- Gradient-elution parameters in capillary liquid chromatography for high-speed separations of peptides and intact proteins
- Journal of Chromatography A
- Pages (from-to)
- Document type
- Faculty of Science (FNWI)
- Van 't Hoff Institute for Molecular Sciences (HIMS)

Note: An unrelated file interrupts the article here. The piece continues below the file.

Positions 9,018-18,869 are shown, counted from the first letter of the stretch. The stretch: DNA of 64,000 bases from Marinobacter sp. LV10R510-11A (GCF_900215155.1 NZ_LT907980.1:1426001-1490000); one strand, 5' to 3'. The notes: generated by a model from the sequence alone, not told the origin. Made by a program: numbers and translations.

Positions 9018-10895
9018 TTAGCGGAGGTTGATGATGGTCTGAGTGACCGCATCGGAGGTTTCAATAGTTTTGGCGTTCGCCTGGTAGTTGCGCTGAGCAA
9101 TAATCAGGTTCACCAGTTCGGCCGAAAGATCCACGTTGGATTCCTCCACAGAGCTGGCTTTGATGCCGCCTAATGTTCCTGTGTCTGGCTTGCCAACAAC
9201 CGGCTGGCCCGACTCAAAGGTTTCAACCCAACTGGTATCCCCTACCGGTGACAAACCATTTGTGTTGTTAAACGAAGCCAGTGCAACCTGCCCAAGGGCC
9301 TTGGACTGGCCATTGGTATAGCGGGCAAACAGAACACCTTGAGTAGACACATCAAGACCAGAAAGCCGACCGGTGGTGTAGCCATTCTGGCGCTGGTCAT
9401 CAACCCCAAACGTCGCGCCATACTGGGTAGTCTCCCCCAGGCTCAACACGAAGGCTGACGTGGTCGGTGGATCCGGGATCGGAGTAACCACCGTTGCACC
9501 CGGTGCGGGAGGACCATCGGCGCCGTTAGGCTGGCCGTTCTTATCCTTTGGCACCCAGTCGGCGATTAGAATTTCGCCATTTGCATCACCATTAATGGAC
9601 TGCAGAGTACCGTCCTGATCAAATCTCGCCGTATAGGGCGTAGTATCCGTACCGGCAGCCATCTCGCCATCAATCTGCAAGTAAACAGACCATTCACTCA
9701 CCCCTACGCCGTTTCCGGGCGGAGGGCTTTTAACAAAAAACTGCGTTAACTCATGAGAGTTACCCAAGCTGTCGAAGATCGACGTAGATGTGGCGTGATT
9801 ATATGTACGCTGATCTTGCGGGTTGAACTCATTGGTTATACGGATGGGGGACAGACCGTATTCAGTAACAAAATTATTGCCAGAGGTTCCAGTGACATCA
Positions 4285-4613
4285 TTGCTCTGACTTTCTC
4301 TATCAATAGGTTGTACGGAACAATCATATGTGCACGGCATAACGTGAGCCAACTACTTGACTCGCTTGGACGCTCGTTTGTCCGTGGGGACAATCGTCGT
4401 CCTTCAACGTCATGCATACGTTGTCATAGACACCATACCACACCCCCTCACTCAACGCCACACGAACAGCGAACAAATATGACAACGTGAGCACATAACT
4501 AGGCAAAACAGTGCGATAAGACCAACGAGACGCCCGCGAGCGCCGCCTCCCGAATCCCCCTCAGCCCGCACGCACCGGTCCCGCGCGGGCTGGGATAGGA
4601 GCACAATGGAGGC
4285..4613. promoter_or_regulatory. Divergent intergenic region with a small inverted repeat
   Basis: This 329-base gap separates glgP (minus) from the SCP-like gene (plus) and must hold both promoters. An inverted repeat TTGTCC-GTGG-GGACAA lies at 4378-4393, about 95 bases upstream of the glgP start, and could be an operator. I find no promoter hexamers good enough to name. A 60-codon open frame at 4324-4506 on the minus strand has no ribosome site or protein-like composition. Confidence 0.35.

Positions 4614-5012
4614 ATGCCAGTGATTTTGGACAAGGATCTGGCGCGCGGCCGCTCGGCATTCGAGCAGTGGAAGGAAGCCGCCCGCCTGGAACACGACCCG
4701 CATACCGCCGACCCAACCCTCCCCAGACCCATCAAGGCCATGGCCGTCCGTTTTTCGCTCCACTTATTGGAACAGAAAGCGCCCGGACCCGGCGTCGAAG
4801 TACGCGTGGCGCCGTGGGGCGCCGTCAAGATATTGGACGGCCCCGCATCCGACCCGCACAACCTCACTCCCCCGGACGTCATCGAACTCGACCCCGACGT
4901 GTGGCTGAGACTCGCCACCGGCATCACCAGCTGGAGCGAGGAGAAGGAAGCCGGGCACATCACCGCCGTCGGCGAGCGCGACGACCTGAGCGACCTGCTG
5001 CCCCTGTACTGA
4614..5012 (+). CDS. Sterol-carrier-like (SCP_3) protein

This contribution relates to the assessment of gradient-elution parameters in capillary liquid chromatography affecting the peak widths in the reversed-phase separation of peptides and intact proteins. Gradient separations were performed using both a poly(sytrene-co-divinylbenzene) monolithic column and a microparticulate fused-core column (silica C18, 2.7 mu m). The applicability of the conventional linear (LSS) and non-linear solvent-strength model (Neue-Kuss) were investigated to describe the retention behaviour of the compounds as a function of the mobile-phase composition. This was performed by using a wide range of gradient conditions, including different gradient slopes (beta, ranging from 0.05 to 0.65 min(-1)) and mobile-phase compositions (Delta phi, i.e. gradient span). Although the LSS-model provided accurate retention time predictions (<1.3% deviation) of scouting runs with more conventional gradient slopes, the prediction of high-speed separations with a high degree of accuracy (<2%) could only be obtained with the non-linear model. The solvent-strength parameters resulting from the use of both models, as well as the retention factors at the moment of elution (k(e)), further served as input parameters to assess the influence of the gradient slope on the expected peak-compression effects in gradient mode, with a focus on high-speed separations. The importance of the correct model choice was emphasized in terms of compression; while the LSS-model lead to the conclusion of peak broadening rather than peak sharpening, the use of a more accurate non-linear model showed the existence of peak compression effect. The results presented in this manuscript show the occurrence of gradient-related focusing effects, which appear to be more prevalent for extremely fast separations.
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